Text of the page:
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Canterburys Hop Hoodening, Kent

This annual hop hoodening event links two Kentish traditions: the hooden horse; and hop growing.
Hooden horses are actually specific to East Kent; how far back the tradition goes is not clear, but it was seemingly on its last legs at the end of the Victorian era , before a revival between the wars that was taken up with vigour again in the 1950s. Hooden Horses are not a million miles away from hobby horses: a man (or woman in these enlightened times) bears a wooden facsimile of a horse’s head, complete with hinged jaw, on a pole that can rest on the ground while the carrier is bent in representation of the beast. Pole and carrier are covered by a cloth to help the equine illusion. Originally the custom was for these creatures, accompanied by a man dressed as a woman, and a carter to drive the creature on, to tour the big houses in the lead up to Christmas, providing some knockabout entertainment in exchange for a drink and a small fee.
Hops were once vital to Kent’s economy, and are still a familiar part of the landscape along with the Oast Houses to dry them. Not for nothing does the county have the oldest brewery – and one of the very best – in England, Shepherd Neame .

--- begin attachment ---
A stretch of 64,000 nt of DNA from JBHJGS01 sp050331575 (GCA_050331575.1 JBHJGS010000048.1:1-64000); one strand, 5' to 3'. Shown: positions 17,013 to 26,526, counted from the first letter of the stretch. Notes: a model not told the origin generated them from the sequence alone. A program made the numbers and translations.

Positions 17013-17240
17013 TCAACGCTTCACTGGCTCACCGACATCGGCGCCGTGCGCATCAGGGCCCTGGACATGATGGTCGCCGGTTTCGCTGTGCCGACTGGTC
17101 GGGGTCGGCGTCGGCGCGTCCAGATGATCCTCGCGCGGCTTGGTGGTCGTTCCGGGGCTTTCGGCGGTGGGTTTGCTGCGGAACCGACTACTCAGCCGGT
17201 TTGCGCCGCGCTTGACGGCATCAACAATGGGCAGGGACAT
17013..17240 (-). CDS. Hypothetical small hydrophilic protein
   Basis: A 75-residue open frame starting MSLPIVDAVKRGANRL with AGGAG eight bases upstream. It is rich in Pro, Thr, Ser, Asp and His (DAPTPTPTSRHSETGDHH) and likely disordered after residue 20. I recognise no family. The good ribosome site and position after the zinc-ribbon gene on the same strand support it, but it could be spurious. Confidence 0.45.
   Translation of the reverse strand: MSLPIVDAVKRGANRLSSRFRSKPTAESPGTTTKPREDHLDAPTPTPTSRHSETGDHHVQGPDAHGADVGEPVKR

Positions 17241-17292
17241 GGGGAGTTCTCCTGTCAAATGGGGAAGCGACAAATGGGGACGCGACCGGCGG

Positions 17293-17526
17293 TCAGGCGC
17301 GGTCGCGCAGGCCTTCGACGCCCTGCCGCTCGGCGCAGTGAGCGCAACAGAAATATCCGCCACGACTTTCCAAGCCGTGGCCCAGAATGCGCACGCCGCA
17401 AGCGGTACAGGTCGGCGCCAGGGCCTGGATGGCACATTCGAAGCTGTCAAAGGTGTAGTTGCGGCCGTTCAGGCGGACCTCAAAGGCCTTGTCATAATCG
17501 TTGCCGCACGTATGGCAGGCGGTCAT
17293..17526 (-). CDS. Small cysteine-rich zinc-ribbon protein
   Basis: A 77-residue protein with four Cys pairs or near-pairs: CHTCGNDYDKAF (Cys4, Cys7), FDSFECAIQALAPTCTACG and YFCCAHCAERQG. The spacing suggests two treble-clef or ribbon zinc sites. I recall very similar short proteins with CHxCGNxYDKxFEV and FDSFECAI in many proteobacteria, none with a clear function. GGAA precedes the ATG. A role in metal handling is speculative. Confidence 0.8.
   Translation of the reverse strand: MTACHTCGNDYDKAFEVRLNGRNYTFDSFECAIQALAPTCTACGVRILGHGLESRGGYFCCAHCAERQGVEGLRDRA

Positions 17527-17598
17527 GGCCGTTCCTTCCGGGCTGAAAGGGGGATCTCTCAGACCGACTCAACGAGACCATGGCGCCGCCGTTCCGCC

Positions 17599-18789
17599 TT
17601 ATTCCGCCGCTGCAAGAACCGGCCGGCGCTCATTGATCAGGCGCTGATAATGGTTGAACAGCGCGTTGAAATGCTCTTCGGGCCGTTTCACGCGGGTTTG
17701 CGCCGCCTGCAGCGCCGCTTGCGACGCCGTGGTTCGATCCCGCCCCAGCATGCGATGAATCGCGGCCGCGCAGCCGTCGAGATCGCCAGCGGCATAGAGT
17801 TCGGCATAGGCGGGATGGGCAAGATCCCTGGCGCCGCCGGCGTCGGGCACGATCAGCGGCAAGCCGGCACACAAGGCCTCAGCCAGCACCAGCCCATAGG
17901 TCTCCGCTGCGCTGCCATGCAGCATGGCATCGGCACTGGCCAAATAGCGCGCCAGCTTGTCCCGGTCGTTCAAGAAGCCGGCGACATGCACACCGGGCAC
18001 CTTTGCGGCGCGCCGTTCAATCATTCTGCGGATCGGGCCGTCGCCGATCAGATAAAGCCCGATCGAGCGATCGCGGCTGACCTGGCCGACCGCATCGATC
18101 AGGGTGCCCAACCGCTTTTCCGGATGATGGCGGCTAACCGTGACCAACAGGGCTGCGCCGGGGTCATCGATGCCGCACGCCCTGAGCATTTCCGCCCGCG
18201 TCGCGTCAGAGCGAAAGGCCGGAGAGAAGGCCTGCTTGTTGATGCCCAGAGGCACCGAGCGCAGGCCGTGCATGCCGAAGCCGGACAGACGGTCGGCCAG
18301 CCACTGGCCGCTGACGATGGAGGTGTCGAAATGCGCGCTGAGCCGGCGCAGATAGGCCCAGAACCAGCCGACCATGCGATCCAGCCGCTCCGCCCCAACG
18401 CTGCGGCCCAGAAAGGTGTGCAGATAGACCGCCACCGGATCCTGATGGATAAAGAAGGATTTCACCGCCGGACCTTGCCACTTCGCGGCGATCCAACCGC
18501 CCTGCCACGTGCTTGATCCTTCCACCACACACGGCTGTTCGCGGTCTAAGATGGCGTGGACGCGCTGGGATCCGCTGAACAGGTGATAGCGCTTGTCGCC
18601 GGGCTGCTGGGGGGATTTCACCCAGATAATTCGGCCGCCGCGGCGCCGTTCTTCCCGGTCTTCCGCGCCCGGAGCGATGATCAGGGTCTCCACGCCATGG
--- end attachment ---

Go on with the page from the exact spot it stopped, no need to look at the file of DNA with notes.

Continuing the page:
On the first Saturday in September a ceremony and procession in Canterbury bring the two elements together, generally at the ancient Cathedral . There is a hop queen whose progress is accompanied by a hop bower held over her head; and local Morris sides dance before the altar during a special service to celebrate the hops and the beer they enhance, some of which has on occasion been donated by Shepherd Neame to lubricate and refresh those involved.

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An American monkey, after getting drunk on brandy, would never touch it again, and thus is much wiser than most men. - Charles Darwin
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The Houses of Parliament burn down - 1834, Jane Eyre Published - 1847, The Lion, the Witch and the Wardrobe Published - 1950, First Edition of Blue Peter - 1958
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